The seminar talks are held in **Keck Center for Science and Engineering, KC 171** (Center St. Orange, CA 92866, intersection of Center St. And Sycamore St.), **usually on Wednesday at 4 pm**.
Sometimes there will be a change of time or venue and the announcement will reflect this change.

See [http://www.chapman.edu/about/maps-directions/index.aspx Maps and directions], Keck Center is Building 28 on the Campus Map [https://www.chapman.edu/about/_files/maps-and-directions/current-maps/campus-map.pdf Campus map]

### Thursday, May 16, 2019 at 3 pm, in Keck 370, tea and cookies at 2:40pm (same room)

#### *Speaker:* **Dr. Purbita Jana, The Institute of Mathematical Sciences, Chennai, India**

*Title:* **Intuitionistic topological systems and their connections with Heyting algebra and Gödel algebra**

*Abstract:* (joint work with Antonio Di Nola and Revaz Grigolia) This talk will suggest a new approach of representation of a Heyting algebra as an I-topological system. I-topological systems will be introduced following the notion of topological system introduced by S. Vickers which is a triple (X, |=, A) consisting of a non-empty set X, a frame A and a relation between X and A satisfying logic of finite observations or geometric logic. It is well known that frame is the Lindenbaum algebra of geometric logic where as the Lindenbaum algebra of intuitionistic logic is a Heyting algebra. Hence to define I-topological systems, intuitionistic logic plays a crucial role. Moreover, we will focus on the categorical relationships between the I-topological system, Esakia space and Heyting algebra (and its particular case of Gödel algebra).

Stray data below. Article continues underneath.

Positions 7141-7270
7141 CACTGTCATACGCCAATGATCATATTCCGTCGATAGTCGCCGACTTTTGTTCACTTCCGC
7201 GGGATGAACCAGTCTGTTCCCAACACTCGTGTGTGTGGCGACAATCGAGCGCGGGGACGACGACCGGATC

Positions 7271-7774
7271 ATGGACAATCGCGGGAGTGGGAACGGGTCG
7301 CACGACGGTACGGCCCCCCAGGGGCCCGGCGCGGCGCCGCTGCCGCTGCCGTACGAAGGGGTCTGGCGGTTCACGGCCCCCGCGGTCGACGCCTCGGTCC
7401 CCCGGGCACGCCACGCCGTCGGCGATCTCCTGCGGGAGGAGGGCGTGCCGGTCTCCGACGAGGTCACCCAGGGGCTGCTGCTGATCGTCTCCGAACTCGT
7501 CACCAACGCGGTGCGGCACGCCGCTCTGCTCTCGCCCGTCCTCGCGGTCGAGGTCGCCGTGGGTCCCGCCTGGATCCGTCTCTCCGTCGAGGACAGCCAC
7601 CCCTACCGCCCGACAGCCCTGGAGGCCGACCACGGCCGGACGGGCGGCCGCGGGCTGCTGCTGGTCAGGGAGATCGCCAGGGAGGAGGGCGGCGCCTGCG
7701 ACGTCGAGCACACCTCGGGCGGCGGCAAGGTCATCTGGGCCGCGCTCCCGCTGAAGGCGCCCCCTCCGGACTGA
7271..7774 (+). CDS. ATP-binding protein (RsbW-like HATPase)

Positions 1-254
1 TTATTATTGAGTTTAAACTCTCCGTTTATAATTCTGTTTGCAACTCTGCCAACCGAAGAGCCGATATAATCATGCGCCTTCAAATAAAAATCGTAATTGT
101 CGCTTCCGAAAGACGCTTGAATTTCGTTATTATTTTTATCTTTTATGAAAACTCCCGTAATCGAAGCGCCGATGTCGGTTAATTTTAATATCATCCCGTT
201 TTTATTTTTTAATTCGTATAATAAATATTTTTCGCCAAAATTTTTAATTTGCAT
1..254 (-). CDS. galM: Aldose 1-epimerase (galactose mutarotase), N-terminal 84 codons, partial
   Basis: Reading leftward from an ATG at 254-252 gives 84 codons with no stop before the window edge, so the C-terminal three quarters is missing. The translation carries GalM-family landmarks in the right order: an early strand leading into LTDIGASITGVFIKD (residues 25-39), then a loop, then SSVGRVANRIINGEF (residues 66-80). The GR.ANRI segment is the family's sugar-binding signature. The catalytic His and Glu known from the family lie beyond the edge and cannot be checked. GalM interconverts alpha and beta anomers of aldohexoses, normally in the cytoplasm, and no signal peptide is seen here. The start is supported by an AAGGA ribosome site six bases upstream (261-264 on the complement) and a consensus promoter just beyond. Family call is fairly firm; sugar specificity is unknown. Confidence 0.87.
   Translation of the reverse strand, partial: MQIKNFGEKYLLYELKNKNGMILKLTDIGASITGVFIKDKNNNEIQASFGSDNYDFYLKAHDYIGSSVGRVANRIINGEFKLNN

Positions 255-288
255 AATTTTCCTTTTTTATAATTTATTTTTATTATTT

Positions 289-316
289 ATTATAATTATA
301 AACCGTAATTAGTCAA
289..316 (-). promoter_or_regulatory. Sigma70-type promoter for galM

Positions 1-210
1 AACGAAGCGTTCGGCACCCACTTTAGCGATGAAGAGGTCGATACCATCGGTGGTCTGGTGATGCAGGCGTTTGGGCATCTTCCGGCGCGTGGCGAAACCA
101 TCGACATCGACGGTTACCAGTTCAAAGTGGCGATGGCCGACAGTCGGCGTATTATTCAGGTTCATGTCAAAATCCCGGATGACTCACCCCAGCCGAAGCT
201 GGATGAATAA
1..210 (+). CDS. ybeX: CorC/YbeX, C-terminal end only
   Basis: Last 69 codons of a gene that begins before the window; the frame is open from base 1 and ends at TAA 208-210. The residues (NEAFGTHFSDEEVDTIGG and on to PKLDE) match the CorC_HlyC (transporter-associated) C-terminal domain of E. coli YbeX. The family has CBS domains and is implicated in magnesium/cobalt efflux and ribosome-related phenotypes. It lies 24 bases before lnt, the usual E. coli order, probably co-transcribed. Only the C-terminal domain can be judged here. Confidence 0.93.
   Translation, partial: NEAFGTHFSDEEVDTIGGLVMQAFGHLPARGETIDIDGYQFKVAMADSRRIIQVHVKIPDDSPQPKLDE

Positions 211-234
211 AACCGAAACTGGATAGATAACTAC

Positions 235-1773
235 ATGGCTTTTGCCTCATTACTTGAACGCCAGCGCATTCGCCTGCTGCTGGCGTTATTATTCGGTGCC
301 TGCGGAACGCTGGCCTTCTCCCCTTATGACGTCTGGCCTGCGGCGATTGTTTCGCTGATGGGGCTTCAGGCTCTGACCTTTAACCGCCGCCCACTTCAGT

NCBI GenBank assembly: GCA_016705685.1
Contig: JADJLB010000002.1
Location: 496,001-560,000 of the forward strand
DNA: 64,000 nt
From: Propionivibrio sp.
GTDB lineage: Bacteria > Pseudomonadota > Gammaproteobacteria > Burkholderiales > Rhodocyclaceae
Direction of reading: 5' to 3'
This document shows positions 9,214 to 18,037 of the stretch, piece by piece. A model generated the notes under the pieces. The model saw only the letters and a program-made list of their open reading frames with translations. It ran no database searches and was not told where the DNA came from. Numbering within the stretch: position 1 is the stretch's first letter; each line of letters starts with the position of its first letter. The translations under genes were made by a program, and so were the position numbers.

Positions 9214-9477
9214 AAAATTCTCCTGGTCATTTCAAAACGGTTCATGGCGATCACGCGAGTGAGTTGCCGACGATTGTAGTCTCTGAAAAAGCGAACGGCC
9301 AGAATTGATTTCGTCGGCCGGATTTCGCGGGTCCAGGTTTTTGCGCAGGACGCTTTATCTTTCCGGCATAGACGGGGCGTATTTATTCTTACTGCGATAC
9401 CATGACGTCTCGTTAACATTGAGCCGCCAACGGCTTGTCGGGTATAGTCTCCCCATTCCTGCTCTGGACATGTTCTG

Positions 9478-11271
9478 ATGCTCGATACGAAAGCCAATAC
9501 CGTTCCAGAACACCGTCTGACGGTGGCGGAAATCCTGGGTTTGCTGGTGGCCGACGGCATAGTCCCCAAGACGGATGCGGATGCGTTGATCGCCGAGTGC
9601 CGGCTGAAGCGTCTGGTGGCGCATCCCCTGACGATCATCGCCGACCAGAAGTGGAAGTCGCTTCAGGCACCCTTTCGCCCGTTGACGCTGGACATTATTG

### Tuesday, April 16, 2019 at 5 pm, in Keck 370, tea and cookies at 3:40pm (same room)

#### *Speaker:* **Dr. Michele Piazzai, University of Amsterdam, Netherlands**

*Title:* **The Ecology of Ideas: Computational Evidence of Self-Organization**

*Abstract:* Concepts are cognitive structures that people use to categorize objects and organize their knowledge of the world. Common examples include food and furniture, but also rock'n'roll, quantum physics, and blockchain. For individuals, concepts are the main tools of learning and inference; for groups of individuals (i.e., social systems), they are indispensable instruments of coordination and exchange. But how can the idiosyncratic knowledge of individuals in a social system converge on shared concepts, so as to allow coordination? Conventional wisdom in social science suggests that designated mediators, such as music critics, facilitate this convergence by endorsing the learning and usage of particular concepts. By contrast, I will argue that rational decisions embedded in everyday social interaction provide the necessary and sufficient conditions for concepts' convergence. No mediators are needed for the agents to develop a shared conceptual structure: as commonly occurs in complex adaptive systems, design emerges in the absence of centralized designers. Simulation results are presented that illustrate this point.

### Thursday, April 11, 2019 at 4 pm, in Keck 370, tea and cookies at 3:40pm (same room)

#### *Speaker:* **Dr. Michele Piazzai, University of Amsterdam, Netherlands**